“We're also trying to do different varieties with peppers and go with higher quality products,” said Eyal. “We're working hard to convince growers to plant high-quality peppers that, while not yielding as much per hectare, can get better prices and help us win back some of the market in a few years.” But it's tough convincing growers to abandon their tried and true Canon red pepper. Eyal describes that product, which makes up about half of the overall pepper crop, as the grower's insurance policy. In a grower's mind, that high-yield variety can carry an operation through a lean year with sheer volume. The challenge is to convince growers that volume alone will not solve current problems.
Agrexco's fall bitter-sweet
One of the reasons pepper growers are in such dire straits, Eyal believes, is because the agricultural industry in Israel doesn't have a voice to speak for it. There have been attempts to get the attention of legislators, but growers remain without much political clout. That was not always the case.
“It's hard for me to say it because I was one of its competitors, but Agrexco was a good thing for Israel,” admitted Eyal. “The company was a lobby for the agriculture industry in Israel and abroad. They did a lot of promotion and advocacy for Israeli produce, and now that's missing.” In its wake are lots of small growers who don't have the resources to open new markets or make big moves that Eyal feels are necessary in order to improve returns.
“Now there are companies that will just buy something for one Euro in order to sell it for one Euro and ten cents,” said Eyal. “They don't have the money to promote and do new things.”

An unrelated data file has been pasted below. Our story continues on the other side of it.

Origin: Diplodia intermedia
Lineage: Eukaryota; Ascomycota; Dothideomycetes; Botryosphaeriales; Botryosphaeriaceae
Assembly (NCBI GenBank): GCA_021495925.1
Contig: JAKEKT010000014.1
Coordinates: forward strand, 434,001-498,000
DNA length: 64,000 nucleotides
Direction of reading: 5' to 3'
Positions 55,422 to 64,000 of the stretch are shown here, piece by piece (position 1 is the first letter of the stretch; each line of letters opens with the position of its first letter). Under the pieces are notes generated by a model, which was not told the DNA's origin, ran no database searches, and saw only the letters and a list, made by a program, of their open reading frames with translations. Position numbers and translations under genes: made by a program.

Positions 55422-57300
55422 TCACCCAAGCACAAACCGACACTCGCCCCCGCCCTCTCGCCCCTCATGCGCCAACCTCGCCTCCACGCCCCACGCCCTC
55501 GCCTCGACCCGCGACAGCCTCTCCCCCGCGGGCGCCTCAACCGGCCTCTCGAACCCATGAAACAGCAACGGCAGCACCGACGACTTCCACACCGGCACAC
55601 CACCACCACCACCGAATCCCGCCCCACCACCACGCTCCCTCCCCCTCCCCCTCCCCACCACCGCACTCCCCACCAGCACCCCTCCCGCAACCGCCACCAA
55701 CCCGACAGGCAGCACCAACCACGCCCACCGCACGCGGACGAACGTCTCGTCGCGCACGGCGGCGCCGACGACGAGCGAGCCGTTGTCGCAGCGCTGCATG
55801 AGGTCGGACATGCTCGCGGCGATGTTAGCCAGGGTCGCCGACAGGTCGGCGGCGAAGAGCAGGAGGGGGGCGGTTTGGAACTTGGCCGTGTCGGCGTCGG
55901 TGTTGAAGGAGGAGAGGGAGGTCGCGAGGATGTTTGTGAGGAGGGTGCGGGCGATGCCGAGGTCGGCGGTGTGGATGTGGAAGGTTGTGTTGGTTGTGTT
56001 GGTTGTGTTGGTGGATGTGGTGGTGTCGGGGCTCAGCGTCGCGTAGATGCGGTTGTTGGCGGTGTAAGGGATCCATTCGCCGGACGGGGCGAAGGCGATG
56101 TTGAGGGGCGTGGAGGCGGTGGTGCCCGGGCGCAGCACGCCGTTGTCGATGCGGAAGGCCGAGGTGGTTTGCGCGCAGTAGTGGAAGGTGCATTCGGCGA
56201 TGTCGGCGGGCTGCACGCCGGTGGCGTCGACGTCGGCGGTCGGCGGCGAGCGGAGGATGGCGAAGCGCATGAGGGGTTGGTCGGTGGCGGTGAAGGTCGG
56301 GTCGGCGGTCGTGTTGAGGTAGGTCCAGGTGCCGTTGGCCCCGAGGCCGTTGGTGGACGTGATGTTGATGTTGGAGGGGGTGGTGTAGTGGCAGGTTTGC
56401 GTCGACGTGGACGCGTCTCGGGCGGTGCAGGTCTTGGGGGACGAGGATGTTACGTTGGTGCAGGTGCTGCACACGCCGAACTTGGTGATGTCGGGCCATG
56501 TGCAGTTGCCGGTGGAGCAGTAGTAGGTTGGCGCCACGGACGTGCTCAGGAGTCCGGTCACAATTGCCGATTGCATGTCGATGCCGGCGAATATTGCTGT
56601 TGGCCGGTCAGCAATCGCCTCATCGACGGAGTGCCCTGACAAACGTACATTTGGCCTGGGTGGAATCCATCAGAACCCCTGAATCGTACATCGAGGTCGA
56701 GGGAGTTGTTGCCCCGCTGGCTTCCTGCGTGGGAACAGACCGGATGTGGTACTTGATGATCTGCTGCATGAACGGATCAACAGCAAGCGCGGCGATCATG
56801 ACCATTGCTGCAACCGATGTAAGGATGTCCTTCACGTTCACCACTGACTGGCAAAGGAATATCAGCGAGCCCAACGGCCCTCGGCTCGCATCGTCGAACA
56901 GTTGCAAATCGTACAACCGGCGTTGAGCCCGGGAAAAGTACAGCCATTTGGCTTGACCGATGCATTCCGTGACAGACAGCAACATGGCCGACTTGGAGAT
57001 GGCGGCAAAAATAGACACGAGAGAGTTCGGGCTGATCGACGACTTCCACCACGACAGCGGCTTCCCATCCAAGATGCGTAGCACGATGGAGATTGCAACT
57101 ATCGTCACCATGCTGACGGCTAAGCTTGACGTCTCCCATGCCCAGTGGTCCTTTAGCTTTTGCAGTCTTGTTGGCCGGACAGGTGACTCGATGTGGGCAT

Change is inevitable
There are rumblings that this year's Spanish pepper crop will be lighter than usual. If that's the case, Israeli growers can sell more peppers in Western Europe. But in the long term, Eyal believes Spain has cornered the European market. They may overextend themselves and export too much for their own good, but the days of Israeli peppers having a strong foothold in Europe are gone. The way forward is not clear because high production and labor costs, high transportation and logistics costs and a lack of government support continue to plague the valley's pepper growers. What's clear is growers will have to change in order to survive.
“This village was a melon village before peppers and then we lost melons to South America,” said Eyal. “We can convince growers to go to other crops, like we did with herbs, but then production of herbs goes to Africa because of lower labor costs.” There isn't an obvious alternative to peppers, and pepper production will continue to decrease. Whatever the next step, Eyal is hopeful the valley's growers can handle it.
“People here are a little different,” said Eyal. “It's a small community and everyone knows each other, so we won't leave that in a hurry. Maybe we'll have to reduce pepper production another 20 percent, I don't know. It's hard to answer what the future will be, but I know we have high quality people here who can produce other things.”
For more information:
Gilad Desert Produce
Tel: +972 8 6582515